THE 20th year of the Febiofest international film festival will feature a host of movies, both feature length and short, and documentaries. Febiofest was the brainchild of filmmaker Fero Fenič, a Slovak native who has been living and working in the Czech Republic for decades. This year the Slovak part will open in Bratislava before continuing on to the other regions.
“I am very glad – and also surprised – that from a small event basically meant for friends, it grew into a big festival that runs separately in both neighbouring countries and has lived to see its 20th anniversary,” Fenič said at a press conference introducing the festival. “I have had some times of crisis, and even now we start each year anew, searching for new sponsors and partners from point zero, unlike other festivals that have grants spanning several years.”
He also praised the initiative of the head of the Slovak Febiofest, Peter Dubecký, who joined Fenič in the early years of the festival and who also persevered during the more dire years of Slovak cinema and TV production to help it become an annual independent project.
“We saw the festival, especially in the beginning, as a kind of bridge of cooperation between Czechs and Slovaks,” Dubecký recalled.
In 2013, Febiofest will take place in Bratislava between March 15 and 21, opening at the Lumiére cinema with the film My Dog Killer by director and writer Mira Fornay. The film recently received the main Hivo Tiger Award at this year’s International Film Festival in Rotterdam.
Film buffs will get the chance to see 130 movies of various lengths and genres this year, mainly European in origin, but with a focus on Czech and Slovak films, Eva Rebollo of the Association of Slovak Film Clubs said. Films will be screened in five venues and divided into 13 sections, including a brand-new one: the Competition of Short Films from the Visegrad Group countries, in which 20 films shorter than 30 minutes will compete, five from each of the V4 countries (Poland, Hungary, the Czech Republic and Slovakia).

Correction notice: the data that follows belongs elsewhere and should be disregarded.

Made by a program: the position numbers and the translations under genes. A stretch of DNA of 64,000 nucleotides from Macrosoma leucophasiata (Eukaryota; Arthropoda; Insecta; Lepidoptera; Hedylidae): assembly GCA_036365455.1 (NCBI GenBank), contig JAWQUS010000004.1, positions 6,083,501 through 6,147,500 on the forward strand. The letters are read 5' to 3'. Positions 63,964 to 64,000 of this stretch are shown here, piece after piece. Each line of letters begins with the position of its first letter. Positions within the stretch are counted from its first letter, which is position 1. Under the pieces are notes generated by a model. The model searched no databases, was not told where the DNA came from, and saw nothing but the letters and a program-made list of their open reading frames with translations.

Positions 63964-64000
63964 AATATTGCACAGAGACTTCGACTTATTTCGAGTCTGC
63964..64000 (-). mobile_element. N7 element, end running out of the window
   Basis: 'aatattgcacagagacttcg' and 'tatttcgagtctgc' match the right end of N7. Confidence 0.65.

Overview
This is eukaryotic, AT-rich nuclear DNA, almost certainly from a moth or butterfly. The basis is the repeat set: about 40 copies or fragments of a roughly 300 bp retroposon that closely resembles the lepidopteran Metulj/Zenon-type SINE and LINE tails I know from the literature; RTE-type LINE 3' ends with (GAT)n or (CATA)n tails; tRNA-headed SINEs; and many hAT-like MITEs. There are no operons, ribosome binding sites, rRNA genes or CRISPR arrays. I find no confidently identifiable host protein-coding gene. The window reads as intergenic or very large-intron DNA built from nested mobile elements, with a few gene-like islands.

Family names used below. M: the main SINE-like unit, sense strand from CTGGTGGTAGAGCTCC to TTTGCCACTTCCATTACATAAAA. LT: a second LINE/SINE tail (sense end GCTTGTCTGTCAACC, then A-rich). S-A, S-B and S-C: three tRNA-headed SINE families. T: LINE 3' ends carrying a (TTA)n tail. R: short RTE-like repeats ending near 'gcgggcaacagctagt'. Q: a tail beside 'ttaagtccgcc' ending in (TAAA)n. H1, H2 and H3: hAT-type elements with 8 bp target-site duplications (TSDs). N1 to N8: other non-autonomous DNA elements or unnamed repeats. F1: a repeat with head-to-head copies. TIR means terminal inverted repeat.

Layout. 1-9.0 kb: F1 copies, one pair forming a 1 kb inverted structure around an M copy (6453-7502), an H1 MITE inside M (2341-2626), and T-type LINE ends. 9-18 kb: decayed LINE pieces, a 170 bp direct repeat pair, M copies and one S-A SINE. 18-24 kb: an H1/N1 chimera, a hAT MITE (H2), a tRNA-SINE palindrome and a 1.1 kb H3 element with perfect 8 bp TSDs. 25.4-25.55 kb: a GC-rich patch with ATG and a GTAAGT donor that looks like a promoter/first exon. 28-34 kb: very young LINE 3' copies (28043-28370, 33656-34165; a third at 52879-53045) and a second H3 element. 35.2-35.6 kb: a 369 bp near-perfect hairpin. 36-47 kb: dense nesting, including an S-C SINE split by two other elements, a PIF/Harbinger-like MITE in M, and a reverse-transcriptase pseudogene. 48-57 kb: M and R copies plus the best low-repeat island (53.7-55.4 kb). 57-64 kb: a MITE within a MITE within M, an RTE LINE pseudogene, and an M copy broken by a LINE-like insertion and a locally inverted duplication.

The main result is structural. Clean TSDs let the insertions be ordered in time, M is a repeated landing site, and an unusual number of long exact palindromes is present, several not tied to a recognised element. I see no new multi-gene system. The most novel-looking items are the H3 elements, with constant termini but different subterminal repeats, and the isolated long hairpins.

There will also be the Klubový jukebox / Club Jukebox section, which will feature five hits selected by movie-club-goers. There will also be sections presenting profiles of three renowned directors, Czech Jiří Menzel, Austrian Michael Haneke and Hungarian Bence Fliegauf. To mark the 50th anniversary of the Slovak Film Institute and the 100th anniversary of Slovak dissident writer Dominik Tatarka, the cult movie Panna Zázračnica / The Wonder-Maid, based on his novel and directed by Štefan Uher in 1966, has recently been restored and will be screened at the festival. Other sections include Czech and Slovak Documentaries, European Panorama and Contemporary Polish Film.
After Bratislava, some of the films featured in the festival will travel to Trenčín, Banská Bystrica, Martin, Prievidza, Trnava and Prešov. Detailed info - unfortunately only in Slovak - can be found at www.febiofest.sk.
The list of films with English subtitles is as follows: Cesta / The Trip (CZ, directed by Ondřej Dolejší), Kabát / The Coat (SK, Peter Magát), Kino svet / The World Cinema (SK, Marek Janičík), Mesiac / The Moon (Ondrej Rudavský), Výstava / The Exhibition (SK, Andrej Kolenčík, Peter Begányi), Momo (SK, Teodor Kuhn), Posel / Posol / The Messenger (CZ, Vladimír Michálek), Zlo / The Evil (SK, Peter Bebjak), Absolventi / Sloboda nie je zadarmo - The Graduates / Freedom Is Not for Free (SK, Tomáš Krupa), Dva nula / Two Nil (CZ, Pavel Abrahám), Král nic nedělá / King Does Nothing (CZ, Jan Gogola), WeC Verejná / No Closet Issue (SK, Katarína Hlinčíková), and Malá domov / Back Passing (SK, Jaroslav Vojtek); and all movies by Michael Haneke (GER), Bence Fliegauf (HU) and Zuzana Piussi (SK), as well as movies by Nándor Loerincz/Bálint Horváth, Emil Novák, Attila Árpa, Attila Hartung, Pawel Debski, Tato Kotetishvili, Aleksandra Terpinska, Grzegorz Zariczny, József Sipos, Nóra Lakatos, and Marcin Krzystalowicz.